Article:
Parents stay together ‘to get their children into good schools’

Divorce rates plunge to lowest level since 1973 as parents stay together ‘to get their children into good schools’

  • Divorces plunge linked to parents wanting children in good schools, lawyers say
  • Divorce rates have fallen to their lowest level in England and Wales since 1973
  • Lawyers said a divorce could result in the sale of the family home close to a first-rate school and a move to a less-favoured area with inferior options 

Parents staying together to get their children into good schools may be behind falling divorce rates, lawyers said yesterday.

They said a divorce could result in the sale of the family home close to a first-rate school and a move to a less-favoured area with inferior options.

The suggestion by family lawyers at JMW Solicitors comes as divorce rates have fallen to their lowest level in England and Wales since 1973.

Parents staying together to get their children into good schools may be behind falling divorce rates, lawyers said yesterday [File photo]

The number of divorces has dropped by more than a third in the past 15 years.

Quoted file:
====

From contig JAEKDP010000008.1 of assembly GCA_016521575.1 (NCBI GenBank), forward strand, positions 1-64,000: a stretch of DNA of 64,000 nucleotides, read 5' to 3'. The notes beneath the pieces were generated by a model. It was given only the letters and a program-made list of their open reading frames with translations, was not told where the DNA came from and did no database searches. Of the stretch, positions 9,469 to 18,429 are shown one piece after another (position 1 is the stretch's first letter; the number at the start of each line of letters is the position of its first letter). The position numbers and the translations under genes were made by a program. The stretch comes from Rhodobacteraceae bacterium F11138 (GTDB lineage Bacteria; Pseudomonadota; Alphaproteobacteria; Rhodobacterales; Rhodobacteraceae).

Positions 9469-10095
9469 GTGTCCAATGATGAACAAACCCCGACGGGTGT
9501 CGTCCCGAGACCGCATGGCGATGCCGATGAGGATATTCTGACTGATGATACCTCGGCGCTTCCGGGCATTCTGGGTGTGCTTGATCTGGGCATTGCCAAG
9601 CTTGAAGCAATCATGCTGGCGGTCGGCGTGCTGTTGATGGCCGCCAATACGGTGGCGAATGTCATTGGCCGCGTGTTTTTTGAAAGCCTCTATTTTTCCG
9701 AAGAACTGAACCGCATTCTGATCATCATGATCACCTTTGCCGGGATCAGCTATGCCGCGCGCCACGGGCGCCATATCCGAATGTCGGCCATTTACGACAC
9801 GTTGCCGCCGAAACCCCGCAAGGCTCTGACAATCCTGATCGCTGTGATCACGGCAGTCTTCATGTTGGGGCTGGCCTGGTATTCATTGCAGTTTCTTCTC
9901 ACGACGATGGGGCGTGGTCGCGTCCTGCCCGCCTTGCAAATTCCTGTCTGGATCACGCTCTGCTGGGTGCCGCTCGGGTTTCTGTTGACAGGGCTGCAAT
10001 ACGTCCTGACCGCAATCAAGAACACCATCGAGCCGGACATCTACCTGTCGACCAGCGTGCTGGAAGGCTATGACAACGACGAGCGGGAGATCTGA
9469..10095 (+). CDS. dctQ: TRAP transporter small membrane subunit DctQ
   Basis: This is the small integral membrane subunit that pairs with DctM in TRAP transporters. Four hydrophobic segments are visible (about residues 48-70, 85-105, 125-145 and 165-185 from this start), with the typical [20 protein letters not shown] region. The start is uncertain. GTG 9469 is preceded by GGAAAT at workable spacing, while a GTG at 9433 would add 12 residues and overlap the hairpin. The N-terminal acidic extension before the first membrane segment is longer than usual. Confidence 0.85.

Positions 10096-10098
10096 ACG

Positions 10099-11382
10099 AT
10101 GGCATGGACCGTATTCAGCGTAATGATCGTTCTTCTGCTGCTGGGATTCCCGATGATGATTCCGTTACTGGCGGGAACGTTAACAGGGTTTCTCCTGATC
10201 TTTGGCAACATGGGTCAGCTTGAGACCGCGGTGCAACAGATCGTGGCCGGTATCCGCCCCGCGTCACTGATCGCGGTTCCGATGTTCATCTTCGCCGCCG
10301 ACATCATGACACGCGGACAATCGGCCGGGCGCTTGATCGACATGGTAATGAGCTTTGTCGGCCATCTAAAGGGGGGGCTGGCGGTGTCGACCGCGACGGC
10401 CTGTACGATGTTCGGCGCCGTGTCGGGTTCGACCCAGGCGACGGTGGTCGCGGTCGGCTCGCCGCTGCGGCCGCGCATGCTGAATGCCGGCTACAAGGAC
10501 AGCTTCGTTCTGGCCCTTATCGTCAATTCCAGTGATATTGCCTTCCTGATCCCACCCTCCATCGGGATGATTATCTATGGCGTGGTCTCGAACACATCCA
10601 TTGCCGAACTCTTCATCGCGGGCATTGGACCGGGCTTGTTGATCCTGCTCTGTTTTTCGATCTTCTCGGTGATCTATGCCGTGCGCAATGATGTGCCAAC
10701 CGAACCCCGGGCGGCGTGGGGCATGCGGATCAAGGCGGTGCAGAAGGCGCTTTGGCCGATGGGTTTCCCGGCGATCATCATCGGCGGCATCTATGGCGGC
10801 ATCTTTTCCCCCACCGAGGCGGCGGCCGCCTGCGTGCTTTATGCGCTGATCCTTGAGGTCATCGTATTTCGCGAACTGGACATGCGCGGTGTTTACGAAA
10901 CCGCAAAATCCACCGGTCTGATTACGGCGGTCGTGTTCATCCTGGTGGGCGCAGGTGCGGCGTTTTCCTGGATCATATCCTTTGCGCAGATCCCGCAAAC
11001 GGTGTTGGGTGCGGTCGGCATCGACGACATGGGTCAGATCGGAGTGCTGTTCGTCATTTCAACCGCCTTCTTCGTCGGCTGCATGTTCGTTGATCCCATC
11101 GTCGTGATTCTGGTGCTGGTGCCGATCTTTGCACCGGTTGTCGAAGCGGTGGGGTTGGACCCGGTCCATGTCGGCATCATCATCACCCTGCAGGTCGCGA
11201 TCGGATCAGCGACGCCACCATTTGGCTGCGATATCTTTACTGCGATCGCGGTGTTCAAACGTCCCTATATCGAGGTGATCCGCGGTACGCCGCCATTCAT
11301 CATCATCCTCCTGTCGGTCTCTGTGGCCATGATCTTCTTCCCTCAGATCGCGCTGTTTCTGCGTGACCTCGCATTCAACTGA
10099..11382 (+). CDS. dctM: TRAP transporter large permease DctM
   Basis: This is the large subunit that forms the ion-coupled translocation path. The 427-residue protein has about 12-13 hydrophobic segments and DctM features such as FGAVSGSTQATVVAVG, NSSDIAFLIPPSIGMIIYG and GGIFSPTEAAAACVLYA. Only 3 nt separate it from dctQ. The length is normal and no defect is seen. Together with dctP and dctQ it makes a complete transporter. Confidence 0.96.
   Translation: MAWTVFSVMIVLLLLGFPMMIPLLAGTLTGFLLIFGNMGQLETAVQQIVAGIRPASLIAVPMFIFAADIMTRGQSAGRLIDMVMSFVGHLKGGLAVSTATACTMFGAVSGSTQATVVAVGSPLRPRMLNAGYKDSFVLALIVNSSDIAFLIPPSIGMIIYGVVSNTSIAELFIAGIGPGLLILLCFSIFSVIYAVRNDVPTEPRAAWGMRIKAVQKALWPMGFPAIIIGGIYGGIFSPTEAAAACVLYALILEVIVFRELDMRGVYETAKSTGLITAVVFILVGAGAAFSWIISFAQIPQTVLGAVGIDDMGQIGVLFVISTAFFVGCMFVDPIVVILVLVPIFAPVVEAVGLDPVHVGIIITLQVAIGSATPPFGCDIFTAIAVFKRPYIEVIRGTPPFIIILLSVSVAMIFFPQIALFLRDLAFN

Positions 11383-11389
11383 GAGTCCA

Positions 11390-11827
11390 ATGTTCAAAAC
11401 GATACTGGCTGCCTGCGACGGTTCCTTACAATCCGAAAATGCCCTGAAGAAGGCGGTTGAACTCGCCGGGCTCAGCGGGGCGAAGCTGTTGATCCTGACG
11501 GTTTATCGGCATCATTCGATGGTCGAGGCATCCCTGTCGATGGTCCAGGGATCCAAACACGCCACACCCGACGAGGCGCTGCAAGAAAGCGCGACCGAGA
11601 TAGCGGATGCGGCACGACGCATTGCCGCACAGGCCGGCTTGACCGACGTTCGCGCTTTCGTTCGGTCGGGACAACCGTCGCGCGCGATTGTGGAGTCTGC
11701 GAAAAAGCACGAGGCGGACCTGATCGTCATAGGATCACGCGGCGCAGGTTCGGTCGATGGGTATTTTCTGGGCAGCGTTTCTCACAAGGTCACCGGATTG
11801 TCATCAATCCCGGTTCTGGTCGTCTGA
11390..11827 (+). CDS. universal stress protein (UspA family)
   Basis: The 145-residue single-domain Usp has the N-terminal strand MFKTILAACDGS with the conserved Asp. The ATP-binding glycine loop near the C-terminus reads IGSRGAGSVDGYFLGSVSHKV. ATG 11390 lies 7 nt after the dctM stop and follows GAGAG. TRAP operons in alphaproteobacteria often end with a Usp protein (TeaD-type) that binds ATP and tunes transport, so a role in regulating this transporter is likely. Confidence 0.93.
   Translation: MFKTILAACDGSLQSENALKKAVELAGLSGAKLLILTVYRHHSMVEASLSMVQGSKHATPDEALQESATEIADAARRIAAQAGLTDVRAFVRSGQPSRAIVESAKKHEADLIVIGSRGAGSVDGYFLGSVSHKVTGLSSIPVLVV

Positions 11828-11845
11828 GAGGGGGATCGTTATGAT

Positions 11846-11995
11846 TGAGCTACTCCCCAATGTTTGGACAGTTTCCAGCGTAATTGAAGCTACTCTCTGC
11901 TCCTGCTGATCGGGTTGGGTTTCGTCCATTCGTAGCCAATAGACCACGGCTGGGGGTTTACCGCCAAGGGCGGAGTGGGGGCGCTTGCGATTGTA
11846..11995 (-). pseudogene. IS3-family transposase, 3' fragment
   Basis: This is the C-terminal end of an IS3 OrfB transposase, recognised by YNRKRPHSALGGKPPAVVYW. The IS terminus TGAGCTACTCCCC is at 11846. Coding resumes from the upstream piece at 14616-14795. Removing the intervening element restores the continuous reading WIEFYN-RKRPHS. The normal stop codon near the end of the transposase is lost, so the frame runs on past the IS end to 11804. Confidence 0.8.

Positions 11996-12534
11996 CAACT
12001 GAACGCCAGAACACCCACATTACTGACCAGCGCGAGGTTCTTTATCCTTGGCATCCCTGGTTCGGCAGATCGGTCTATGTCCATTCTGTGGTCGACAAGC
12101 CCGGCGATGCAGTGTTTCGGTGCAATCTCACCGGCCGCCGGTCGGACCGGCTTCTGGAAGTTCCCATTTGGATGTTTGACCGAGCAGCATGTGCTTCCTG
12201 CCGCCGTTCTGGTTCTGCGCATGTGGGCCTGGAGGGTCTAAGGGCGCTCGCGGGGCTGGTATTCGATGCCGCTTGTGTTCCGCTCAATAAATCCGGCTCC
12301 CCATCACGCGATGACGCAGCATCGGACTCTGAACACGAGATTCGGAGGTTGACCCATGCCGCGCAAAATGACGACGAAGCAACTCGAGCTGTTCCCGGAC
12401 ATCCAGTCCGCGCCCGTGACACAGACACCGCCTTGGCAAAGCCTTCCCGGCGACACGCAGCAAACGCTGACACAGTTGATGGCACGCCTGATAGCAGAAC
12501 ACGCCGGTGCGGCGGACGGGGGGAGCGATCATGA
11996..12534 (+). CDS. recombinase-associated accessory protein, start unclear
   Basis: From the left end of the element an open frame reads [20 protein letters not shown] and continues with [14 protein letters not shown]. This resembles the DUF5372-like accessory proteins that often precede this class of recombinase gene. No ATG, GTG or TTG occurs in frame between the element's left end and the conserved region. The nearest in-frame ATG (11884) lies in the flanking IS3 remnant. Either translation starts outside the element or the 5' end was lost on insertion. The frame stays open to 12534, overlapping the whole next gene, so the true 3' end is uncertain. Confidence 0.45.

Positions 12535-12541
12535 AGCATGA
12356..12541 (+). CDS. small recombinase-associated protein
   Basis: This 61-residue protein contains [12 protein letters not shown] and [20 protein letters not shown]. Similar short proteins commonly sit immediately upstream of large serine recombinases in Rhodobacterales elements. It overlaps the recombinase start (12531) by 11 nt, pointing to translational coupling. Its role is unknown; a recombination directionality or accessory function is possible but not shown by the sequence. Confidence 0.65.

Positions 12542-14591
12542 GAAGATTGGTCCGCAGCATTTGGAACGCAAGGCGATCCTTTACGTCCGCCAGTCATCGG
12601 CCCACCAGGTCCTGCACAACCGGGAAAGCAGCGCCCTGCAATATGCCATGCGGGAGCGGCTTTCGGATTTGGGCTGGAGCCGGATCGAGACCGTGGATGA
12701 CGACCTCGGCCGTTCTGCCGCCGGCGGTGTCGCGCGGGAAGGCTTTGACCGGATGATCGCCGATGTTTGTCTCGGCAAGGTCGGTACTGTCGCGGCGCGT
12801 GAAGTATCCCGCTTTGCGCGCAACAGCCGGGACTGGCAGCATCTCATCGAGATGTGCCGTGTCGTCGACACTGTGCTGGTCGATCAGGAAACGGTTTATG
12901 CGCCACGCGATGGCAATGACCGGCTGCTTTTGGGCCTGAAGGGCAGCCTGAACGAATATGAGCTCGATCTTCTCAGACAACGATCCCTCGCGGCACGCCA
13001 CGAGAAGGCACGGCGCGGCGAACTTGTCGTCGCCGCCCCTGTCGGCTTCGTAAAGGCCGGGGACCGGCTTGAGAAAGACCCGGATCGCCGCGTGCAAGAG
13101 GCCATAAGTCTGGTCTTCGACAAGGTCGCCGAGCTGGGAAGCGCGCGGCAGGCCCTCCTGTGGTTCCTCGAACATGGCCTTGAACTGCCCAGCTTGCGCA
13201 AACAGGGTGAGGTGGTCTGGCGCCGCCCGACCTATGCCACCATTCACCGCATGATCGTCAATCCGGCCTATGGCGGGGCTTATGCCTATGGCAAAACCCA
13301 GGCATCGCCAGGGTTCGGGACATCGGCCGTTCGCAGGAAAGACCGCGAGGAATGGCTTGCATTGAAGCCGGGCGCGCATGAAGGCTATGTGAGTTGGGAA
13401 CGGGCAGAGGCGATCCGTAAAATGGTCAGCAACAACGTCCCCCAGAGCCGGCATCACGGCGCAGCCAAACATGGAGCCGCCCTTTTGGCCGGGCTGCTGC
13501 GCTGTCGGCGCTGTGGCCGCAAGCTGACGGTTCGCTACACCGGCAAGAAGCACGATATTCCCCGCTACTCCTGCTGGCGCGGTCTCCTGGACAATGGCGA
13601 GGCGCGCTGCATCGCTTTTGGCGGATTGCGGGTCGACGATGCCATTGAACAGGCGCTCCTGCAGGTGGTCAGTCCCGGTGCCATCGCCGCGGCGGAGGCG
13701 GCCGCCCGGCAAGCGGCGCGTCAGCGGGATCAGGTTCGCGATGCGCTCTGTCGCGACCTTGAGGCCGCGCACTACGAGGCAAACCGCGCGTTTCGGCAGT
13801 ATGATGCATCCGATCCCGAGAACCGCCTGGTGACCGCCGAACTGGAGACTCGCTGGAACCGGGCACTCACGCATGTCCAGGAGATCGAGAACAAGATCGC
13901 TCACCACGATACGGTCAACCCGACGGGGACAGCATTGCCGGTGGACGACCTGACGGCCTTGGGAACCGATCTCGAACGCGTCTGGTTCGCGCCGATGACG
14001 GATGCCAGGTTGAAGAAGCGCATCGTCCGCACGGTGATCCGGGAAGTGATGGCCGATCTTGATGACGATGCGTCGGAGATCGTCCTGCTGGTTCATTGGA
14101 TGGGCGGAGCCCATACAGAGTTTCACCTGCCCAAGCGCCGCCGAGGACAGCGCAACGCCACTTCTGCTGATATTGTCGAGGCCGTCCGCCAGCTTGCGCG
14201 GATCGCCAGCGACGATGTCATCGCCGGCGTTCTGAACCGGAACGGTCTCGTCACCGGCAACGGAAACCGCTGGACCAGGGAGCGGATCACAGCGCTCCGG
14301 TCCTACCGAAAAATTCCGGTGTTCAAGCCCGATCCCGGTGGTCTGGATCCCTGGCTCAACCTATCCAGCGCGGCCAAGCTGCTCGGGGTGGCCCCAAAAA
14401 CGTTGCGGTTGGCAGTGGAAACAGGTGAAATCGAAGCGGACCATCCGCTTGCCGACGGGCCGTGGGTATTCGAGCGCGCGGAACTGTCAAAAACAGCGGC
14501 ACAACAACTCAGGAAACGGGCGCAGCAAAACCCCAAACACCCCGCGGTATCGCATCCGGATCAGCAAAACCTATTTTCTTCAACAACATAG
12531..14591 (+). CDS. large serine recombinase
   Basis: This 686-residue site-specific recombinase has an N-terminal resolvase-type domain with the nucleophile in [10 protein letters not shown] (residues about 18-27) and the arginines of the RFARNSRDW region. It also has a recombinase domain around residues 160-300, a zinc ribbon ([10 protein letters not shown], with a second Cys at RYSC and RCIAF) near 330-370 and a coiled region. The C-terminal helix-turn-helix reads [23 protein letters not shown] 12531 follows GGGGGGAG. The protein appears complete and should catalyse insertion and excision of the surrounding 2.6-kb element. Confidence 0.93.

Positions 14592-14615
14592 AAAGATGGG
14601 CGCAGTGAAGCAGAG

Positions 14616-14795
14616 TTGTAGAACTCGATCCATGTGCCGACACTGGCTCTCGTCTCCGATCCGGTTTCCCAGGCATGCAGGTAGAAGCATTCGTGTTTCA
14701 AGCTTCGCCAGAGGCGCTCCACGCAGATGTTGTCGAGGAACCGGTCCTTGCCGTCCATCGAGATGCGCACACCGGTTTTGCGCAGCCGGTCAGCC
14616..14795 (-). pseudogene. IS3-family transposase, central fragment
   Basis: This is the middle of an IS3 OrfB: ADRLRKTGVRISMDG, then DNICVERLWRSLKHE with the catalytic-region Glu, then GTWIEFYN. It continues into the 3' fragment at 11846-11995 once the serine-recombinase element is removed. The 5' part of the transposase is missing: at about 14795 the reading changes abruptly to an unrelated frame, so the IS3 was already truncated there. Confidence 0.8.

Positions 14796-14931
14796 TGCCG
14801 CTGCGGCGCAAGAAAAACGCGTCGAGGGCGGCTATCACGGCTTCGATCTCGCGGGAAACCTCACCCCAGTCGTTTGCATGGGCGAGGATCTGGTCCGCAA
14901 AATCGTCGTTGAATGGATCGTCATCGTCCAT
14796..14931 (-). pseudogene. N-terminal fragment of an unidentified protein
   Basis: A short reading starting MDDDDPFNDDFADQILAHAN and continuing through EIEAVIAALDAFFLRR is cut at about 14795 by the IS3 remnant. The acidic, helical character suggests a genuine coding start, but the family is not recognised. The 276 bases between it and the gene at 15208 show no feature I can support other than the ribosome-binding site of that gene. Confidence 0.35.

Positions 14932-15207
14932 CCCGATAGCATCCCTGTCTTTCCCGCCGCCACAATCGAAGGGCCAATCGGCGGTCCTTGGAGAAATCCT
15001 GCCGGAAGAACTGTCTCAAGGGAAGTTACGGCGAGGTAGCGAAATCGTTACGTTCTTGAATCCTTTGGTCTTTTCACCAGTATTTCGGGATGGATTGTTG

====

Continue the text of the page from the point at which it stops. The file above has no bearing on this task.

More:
JMW’s Elspeth Kinder said: ‘Competition has intensified for admission to top state schools – and for homes within the “right” area as a result – leading to a rise in couples putting off divorce to avoid the sale of the family home. 


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They experience feelings of intense guilt at the thought that no longer living within the right catchment area could dash their child’s hopes of admission to a particular school.’

Lawyers said a divorce could result in the sale of the family home close to a first-rate school and a move to a less-favoured area with inferior options [File photo]

Harry Benson, of the Marriage Foundation think-tank, urged parents who stay together for the sake of their children’s education to stick together for good.

‘It is tempting to think that parents who can stay together temporarily in the best interests of their kids might consider making this a permanent solution,’ he said. 

‘It is undoubtedly true that some marriages are unsalvageable. But unless there is abuse, addiction or adultery involved, marriages can always recover.’

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